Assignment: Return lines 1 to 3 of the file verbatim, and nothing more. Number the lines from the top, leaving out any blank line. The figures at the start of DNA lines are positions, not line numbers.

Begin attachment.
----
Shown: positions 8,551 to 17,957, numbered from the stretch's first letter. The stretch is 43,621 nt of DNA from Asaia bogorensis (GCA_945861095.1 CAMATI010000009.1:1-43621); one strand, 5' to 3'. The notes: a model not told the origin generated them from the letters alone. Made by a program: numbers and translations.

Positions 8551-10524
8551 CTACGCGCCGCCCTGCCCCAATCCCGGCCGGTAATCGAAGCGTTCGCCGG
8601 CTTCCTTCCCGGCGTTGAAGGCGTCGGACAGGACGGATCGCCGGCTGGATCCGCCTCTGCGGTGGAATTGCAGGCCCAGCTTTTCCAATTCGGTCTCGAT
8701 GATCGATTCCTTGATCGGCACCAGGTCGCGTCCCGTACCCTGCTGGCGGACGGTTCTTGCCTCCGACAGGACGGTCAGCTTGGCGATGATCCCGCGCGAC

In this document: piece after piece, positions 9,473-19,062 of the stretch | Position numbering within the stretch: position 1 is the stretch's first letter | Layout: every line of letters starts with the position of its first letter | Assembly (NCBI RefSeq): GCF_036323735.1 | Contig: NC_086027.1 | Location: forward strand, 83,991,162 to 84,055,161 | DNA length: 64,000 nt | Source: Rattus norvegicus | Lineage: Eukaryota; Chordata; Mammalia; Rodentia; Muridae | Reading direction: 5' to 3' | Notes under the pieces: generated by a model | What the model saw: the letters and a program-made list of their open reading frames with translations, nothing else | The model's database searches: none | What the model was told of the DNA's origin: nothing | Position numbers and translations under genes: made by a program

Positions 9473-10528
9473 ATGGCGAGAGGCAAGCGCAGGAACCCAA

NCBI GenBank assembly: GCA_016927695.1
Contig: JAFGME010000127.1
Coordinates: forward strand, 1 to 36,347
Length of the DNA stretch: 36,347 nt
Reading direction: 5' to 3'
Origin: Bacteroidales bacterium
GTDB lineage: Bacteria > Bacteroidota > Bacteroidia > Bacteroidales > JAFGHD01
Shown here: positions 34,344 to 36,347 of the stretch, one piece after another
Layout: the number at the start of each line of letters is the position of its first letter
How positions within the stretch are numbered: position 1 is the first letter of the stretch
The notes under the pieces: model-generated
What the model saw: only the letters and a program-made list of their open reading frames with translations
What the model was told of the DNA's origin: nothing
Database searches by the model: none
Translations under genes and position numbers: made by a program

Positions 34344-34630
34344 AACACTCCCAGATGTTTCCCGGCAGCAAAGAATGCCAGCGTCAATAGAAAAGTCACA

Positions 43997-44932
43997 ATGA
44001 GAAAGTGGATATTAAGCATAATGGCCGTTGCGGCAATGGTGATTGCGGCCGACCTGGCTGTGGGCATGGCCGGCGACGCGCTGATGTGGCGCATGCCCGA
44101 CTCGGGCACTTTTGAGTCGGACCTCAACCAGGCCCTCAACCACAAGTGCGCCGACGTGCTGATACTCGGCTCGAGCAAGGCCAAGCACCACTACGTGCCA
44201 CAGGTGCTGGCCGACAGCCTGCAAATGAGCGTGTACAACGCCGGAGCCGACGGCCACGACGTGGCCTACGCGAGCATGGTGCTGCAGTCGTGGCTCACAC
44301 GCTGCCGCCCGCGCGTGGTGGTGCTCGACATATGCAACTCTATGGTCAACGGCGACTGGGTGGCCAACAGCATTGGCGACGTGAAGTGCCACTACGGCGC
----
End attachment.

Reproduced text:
Shown: positions 8,551 to 17,957, numbered from the stretch's first letter. The stretch is 43,621 nt of DNA from Asaia bogorensis (GCA_945861095.1 CAMATI010000009.1:1-43621); one strand, 5' to 3'. The notes: a model not told the origin generated them from the letters alone. Made by a program: numbers and translations.

Positions 8551-10524
8551 CTACGCGCCGCCCTGCCCCAATCCCGGCCGGTAATCGAAGCGTTCGCCGG